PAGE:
Who would have thought that the future of mobile banking security would be similar to taking a selfie?

This week at Wells Fargo’s San Francisco headquarters, a couple of banking executives showed off the latest in a type of technology that can scan your face and voice to ensure that you are who you say you are.

Known as biometrics, this type of security authentication technology can analyze the traits of the human body such as a person’s fingerprints, facial symmetry, and voice for the purpose of determining one’s actual identity.

The technology has gotten mainstream enough that health care providers have started implementing it to prevent people’s medical records from being compromised in the case of a data breach. Instead of having to rely on hordes of personal information like social security numbers that could be easy to steal, biometrics could allow for less of this documentation to be generated and needed in order to authenticate a person.

Wells Fargo WFC has also been researching biometrics for the past several years, explained Secil Watson, a Wells Fargo executive vice president and head of the bank’s wholesale Internet services, in an interview with Fortune.

The bank was exploring biometrics as a way to improve on the security checks it already uses in its mobile banking app known as CEO Mobile. Currently, when a person accesses the app to perform a sensitive banking transaction like setting up a wire transfer, they have to go through a series of security hoops. They have to enter in their user ID and password and then type in a unique security token as well as a PIN number before they are allowed to make the transaction.

Customers find this process a bit annoying, so Wells Fargo looked into using biometrics as a way to retain the overall security of the transaction while cutting down on the time it takes to do so. Especially on a mobile device, where entering passwords can be frustrating.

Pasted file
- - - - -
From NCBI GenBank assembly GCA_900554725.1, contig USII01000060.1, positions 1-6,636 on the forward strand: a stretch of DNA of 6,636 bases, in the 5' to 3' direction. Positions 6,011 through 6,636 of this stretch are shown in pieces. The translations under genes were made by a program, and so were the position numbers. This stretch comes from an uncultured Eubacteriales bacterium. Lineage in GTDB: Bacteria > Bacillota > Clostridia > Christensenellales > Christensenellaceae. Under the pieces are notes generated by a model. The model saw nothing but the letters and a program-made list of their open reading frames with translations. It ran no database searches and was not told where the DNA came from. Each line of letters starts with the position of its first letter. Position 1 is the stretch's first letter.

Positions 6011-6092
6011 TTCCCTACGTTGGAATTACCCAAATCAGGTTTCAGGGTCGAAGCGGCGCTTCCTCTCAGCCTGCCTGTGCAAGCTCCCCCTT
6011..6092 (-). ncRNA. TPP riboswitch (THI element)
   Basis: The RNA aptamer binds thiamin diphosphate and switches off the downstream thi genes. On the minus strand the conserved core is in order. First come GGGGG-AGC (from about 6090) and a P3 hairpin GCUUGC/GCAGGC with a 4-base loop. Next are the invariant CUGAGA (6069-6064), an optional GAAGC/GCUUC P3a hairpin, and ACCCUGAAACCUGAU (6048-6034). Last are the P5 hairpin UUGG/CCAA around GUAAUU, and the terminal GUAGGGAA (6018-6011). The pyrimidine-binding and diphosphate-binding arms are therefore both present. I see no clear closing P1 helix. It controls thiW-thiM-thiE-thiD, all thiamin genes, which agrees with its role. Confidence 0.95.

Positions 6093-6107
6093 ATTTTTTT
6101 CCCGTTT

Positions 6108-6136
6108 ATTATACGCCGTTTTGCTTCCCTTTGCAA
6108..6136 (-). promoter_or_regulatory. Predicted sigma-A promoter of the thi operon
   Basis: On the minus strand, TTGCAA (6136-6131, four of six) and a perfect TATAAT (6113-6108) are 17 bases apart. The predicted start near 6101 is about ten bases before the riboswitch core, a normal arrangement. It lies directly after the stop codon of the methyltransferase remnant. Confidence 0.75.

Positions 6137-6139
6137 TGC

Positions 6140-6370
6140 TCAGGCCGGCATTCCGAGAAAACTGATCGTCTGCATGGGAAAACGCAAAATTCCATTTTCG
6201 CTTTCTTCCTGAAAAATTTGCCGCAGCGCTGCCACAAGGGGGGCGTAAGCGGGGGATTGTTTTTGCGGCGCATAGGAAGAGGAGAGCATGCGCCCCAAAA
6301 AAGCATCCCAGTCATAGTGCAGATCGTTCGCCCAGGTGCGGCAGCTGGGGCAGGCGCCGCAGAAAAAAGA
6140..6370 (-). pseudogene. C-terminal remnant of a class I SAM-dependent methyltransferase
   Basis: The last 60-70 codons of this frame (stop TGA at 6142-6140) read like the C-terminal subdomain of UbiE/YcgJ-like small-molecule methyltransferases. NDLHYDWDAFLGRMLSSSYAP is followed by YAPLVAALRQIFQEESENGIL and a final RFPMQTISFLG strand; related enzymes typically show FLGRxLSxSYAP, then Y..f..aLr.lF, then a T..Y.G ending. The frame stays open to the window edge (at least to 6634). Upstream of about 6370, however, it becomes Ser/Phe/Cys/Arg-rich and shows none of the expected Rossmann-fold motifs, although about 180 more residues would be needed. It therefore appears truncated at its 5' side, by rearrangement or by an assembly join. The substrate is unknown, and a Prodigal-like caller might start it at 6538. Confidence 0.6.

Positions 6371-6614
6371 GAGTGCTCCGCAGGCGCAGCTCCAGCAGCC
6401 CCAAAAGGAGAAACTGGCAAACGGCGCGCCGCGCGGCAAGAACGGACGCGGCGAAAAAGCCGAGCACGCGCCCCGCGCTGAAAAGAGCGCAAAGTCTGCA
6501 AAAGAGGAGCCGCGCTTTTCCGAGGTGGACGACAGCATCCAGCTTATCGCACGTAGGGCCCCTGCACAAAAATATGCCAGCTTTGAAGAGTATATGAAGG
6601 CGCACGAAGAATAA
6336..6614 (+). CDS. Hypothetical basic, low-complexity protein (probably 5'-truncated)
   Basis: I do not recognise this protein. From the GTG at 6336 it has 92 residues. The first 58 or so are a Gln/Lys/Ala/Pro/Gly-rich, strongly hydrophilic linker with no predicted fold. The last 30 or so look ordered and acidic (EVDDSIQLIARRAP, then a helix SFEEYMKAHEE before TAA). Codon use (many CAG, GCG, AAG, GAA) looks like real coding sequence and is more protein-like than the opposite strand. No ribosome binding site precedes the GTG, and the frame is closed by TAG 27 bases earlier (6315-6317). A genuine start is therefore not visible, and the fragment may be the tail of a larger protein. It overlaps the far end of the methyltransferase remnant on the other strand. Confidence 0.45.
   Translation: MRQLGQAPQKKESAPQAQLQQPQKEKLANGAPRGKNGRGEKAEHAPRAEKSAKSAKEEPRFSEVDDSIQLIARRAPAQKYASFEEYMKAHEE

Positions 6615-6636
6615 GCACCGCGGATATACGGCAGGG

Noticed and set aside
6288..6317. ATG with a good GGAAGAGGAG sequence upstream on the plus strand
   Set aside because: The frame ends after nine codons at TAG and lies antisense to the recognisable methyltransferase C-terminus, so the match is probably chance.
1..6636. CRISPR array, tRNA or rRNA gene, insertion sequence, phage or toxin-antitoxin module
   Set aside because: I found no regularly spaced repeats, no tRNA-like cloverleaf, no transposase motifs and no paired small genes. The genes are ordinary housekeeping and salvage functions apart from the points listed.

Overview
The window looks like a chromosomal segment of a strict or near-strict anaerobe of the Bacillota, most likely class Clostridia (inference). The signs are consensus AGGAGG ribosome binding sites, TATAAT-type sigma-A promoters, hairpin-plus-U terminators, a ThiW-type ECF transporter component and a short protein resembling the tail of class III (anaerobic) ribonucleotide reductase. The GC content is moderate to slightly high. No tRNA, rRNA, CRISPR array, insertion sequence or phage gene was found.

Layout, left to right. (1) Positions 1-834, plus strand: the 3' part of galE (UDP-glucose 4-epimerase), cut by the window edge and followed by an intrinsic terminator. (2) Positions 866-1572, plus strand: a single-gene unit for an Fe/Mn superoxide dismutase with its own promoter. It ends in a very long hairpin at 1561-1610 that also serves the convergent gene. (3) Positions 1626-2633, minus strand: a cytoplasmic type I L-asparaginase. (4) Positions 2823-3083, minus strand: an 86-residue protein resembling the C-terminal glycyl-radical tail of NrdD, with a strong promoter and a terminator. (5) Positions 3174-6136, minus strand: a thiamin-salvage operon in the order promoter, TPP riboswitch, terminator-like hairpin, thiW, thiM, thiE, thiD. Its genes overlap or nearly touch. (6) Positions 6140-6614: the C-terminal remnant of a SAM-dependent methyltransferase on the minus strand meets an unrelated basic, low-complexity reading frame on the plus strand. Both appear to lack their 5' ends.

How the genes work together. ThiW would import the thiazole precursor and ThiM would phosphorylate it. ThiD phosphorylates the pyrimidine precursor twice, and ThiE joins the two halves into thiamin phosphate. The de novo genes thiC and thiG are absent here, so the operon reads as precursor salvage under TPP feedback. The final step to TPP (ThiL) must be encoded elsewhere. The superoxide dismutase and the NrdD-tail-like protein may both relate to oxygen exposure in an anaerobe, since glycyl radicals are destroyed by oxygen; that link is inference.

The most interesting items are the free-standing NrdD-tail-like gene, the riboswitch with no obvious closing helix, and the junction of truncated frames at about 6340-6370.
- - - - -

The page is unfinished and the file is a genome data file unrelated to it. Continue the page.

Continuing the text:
“Passwords were great for the first fifteen years of the Internet,” said Watson. “The next fifteen years we need another solution.”

It wasn’t until last year that the big bank felt the technology it was working with was good enough to do a pilot program, she said. She explained that New York City based SpeechPro helped Wells Fargo with developing the biometric tech for the company’s mobile app. Since March, the bank has signed on 100 customers to try out the new authentication tech on their iPhones.

Now instead of having to plug in a series of numbers and letters into one’s phone (a chore for anyone who suffers from fat finger syndrome), a person just needs to let their face and voice do all the work. The tech requires access to a camera and a microphone.

Watson showed off how the new security process works by first holding her phone, which was already bound to her unique profile, to her face so the camera could capture her features. She had to hold the phone relatively still, similar to how one mugs it up for a selfie, and position her face within a mini-grid displayed on the screen. Once her face was placed correctly within the confines of the grid, a message appeared that prompted her to say a phrase followed by a series of randomized numbers